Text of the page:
owner till after a delay of feveral weeks. In the CHA P. prefent hurry of the mint, it could not be returned till after a delay of feveral months. This delay is equivalent to a small duty, and renders gold in coin fomewhat more valuable than an equal quantity of gold in bullion. If in the English coin filver was rated according to its proper proportion to gold, the price of filver bullion would probably fall below the mint price even without any reformation of the filver coin the value even of the prefent worn and defaced filver coin being regulated by the value of the excellent gold coin for which it can be changed.
A finall feignorage or duty upon the coinage of both gold and filver would probably increase ftill more the fuperiority of thofe metals in coin above an equal quantity of either of them in bullion. The coinage would in this cafe increase the value of the metal coined in proportion to the extent of this fmall duty; for the fame reafon that the fashion increases the value of plate in proportion to the price of that fashion. The fuperiority of coin above bullion would prevent the melting down of the coin, and would difcourage its exportation. If upon any public exigency it fhould become neceffary to export the coin, the greater part of it would foon return again of its own accord. Abroad it could fell only for its weight in bullion. At home it would buy more than that weight. There would be a profit, therefore, in bringing it home again. In France a feignorage of about eight per cent. is impofed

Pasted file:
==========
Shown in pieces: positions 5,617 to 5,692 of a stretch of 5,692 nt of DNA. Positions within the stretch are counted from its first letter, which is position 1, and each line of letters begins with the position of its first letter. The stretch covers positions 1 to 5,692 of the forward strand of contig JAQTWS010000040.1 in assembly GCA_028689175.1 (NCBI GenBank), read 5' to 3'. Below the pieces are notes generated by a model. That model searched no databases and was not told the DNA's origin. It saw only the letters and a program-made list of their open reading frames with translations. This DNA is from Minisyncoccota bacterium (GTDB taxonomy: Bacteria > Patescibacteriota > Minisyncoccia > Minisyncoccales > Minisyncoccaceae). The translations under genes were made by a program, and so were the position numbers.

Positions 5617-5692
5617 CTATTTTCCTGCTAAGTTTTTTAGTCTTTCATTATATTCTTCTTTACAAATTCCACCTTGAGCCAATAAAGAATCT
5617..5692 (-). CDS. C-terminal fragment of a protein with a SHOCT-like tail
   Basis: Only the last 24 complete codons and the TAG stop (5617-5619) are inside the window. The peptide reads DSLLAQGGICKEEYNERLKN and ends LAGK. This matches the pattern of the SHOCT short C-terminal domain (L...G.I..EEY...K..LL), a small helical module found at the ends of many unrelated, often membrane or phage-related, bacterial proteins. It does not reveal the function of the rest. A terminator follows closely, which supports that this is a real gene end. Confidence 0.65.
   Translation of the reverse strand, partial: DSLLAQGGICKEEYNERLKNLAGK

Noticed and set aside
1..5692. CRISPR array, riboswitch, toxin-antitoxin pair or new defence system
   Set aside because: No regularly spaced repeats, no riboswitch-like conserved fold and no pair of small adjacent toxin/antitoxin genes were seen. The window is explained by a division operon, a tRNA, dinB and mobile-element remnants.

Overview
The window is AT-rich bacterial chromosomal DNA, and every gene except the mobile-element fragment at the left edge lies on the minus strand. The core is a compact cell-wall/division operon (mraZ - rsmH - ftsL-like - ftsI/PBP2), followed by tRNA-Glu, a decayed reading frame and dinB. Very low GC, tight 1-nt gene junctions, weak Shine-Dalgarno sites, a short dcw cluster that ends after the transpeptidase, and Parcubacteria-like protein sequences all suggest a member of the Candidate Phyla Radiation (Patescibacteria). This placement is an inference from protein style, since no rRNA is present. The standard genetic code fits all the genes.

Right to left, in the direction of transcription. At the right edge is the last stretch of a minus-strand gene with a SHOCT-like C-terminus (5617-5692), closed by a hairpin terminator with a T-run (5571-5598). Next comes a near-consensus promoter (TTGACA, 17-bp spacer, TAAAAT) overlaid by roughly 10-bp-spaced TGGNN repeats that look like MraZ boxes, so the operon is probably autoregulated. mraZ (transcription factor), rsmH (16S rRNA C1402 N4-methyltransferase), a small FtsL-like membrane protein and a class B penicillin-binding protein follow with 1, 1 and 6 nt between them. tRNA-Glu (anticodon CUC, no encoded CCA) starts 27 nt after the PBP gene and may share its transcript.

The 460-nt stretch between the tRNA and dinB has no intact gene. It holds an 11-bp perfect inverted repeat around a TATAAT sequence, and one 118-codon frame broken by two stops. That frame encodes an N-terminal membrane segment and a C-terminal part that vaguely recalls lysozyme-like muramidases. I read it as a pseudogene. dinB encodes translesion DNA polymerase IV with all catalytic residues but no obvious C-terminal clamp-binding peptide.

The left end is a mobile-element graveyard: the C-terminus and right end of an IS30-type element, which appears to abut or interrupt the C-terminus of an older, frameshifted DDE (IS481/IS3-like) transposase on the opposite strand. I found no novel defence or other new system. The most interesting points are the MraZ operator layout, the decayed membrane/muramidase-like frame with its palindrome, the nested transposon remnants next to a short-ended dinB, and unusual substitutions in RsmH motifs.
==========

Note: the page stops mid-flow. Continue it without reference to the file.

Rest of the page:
BOOK impofed upon the coinage, and the French coin,
when exported, is faid to return home again of its own accord.